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v. me·di·at·ed, me·di·at·ing, me·di·ates
1. To resolve or settle (differences) by working with all the conflicting parties: mediate a labor-management dispute.
2. To bring about (a settlement, for example) by working with all the conflicting parties.
a. To effect or convey as an intermediate agent or mechanism: chemicals that mediate inflammation.
b. Physics To convey (a force) between subatomic particles.
1. To work with two or more disputants in order to bring about an agreement, settlement, or compromise.
2. To settle or reconcile differences: "[George] Eliot's effort to mediate between the conflicting demands of representation and readability in the [novel's] dialect usage" (Carol A. Martin).
3. To have a relation to two differing persons, groups, or things: psychological processes that mediate between stimulus and response.
adj. (-ĭt)
1. Acting through, involving, or dependent on an intervening agency.
2. Being in a middle position.

[Late Latin mediāre, mediāt-, to be in the middle, from Latin medius, middle; see medhyo- in Indo-European roots.]

me′di·ate·ly (-ĭt-lē) adv.
me′di·a′tion (-ā′shən) n.
me′di·a′tive, me′di·a·to′ry (mē′dē-ə-tôr′ē) adj.
American Heritage® Dictionary of the English Language, Fifth Edition. Copyright © 2016 by Houghton Mifflin Harcourt Publishing Company. Published by Houghton Mifflin Harcourt Publishing Company. All rights reserved.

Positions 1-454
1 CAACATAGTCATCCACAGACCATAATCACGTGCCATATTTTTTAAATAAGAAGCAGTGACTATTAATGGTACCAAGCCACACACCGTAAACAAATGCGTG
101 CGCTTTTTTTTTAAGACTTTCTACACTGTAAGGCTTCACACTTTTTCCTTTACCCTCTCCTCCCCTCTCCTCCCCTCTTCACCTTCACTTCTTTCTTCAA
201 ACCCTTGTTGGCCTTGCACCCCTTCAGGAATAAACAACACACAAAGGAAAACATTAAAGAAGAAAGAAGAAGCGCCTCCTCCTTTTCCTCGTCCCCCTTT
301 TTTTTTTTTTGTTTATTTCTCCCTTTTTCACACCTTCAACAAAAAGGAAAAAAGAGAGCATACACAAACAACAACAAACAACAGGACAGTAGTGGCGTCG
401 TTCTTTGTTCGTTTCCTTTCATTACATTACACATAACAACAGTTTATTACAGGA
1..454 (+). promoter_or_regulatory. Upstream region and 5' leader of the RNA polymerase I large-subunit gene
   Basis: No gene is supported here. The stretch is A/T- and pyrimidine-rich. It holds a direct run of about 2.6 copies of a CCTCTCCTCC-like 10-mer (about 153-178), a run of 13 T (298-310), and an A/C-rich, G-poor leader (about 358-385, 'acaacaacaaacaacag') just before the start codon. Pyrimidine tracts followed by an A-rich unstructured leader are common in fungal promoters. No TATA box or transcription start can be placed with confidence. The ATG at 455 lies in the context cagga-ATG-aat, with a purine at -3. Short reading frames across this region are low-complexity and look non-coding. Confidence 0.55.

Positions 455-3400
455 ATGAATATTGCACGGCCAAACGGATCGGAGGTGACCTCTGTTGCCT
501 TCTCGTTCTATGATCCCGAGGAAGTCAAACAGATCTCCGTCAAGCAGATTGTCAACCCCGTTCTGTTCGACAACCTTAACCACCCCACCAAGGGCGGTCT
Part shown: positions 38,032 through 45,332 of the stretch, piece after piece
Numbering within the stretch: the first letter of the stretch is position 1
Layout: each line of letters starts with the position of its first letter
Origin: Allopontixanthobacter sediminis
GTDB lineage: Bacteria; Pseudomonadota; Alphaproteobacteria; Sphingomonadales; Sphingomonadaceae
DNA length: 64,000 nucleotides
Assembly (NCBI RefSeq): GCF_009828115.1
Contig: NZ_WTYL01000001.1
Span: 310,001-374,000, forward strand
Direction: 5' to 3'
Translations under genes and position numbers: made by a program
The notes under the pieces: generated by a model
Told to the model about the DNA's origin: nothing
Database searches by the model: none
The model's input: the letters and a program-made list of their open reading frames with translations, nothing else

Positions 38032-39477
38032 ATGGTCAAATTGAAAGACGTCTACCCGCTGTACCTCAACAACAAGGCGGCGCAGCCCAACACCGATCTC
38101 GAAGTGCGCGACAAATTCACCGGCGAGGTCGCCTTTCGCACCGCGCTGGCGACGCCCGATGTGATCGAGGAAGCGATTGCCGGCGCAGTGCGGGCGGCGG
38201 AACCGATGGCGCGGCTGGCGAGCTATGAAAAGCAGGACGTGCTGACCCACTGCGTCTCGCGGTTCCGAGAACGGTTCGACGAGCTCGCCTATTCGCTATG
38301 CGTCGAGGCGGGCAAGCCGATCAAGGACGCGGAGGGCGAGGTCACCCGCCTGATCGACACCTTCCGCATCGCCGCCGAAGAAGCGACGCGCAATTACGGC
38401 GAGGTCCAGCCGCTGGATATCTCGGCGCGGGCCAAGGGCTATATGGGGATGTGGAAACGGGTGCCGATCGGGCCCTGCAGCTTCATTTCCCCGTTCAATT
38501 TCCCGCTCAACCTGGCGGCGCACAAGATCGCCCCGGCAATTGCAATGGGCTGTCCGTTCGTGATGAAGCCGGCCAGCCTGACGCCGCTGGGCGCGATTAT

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Cette edition a laquelle a pris part un parterre d'une trentaine de journalistes de la presse nationale, toutes categories et disciplines confondues, a connu un succes retentissant sur les plans de l'organisation et de l'affluence mediative.
Secondly, the hypothesis about a mediative role of controlled motivation in the relationship between job autonomy and workaholism has not been supported.
antinomic opposition, ceaselessly traversed by a mediative force which
We can notice that his saju has a contrasting energy composition of the water and the fire elements without any mediative energy.
The goal is to show the healing or mediative power of the arts even in difficult political times.
In contrast, Christian theology seems to put more of an emphasis upon God as the causal and mediative agent when it comes to grace.
Pinpointing such mediative relationships increases theoretical precision (Rungtusanatham, Miller, and Boyer 2014), and it adds to a deeper understanding of the underlying dynamics inherent to the acceptance of MDA for SCM.
The understandable yearning for certainty in advance of this multi-dimensional societal mediative process often misleads clients and can create enormous pressures on GCs.
In 2012, DeLancey no longer believes that Turkish and Tibetan exhibit miratives; instead Turkish has a 'mediative' (2012: 540, 546) and Tibetan an 'immediate evidential' (2012: 554).